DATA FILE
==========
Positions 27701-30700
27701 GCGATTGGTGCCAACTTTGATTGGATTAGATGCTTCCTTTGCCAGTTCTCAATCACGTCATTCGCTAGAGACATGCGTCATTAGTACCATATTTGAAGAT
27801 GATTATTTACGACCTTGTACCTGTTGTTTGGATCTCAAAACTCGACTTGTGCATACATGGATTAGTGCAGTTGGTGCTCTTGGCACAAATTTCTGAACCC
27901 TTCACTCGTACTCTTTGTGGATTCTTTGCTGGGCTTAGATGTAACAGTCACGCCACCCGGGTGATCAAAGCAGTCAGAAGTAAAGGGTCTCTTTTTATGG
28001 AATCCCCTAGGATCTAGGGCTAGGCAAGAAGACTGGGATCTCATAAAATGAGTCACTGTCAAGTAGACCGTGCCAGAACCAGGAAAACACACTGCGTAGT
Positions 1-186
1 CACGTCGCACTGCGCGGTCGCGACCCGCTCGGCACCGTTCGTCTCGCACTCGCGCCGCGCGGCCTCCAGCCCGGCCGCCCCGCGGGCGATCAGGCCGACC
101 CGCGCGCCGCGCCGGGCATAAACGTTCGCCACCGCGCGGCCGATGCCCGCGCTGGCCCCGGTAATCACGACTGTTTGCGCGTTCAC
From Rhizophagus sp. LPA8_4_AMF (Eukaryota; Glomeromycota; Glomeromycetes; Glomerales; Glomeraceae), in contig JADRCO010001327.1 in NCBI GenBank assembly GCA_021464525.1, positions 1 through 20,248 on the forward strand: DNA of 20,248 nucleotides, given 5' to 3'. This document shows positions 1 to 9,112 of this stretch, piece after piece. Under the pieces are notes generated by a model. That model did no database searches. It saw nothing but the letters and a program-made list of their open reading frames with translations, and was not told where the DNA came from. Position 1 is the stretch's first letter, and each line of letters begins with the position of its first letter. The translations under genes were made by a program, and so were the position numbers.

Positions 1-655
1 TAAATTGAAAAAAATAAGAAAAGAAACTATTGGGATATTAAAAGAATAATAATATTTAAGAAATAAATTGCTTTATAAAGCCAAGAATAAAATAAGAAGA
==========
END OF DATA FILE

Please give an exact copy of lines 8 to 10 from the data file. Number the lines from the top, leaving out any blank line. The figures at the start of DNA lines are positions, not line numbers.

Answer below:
101 CGCGCGCCGCGCCGGGCATAAACGTTCGCCACCGCGCGGCCGATGCCCGCGCTGGCCCCGGTAATCACGACTGTTTGCGCGTTCAC
From Rhizophagus sp. LPA8_4_AMF (Eukaryota; Glomeromycota; Glomeromycetes; Glomerales; Glomeraceae), in contig JADRCO010001327.1 in NCBI GenBank assembly GCA_021464525.1, positions 1 through 20,248 on the forward strand: DNA of 20,248 nucleotides, given 5' to 3'. This document shows positions 1 to 9,112 of this stretch, piece after piece. Under the pieces are notes generated by a model. That model did no database searches. It saw nothing but the letters and a program-made list of their open reading frames with translations, and was not told where the DNA came from. Position 1 is the stretch's first letter, and each line of letters begins with the position of its first letter. The translations under genes were made by a program, and so were the position numbers.

Positions 1-655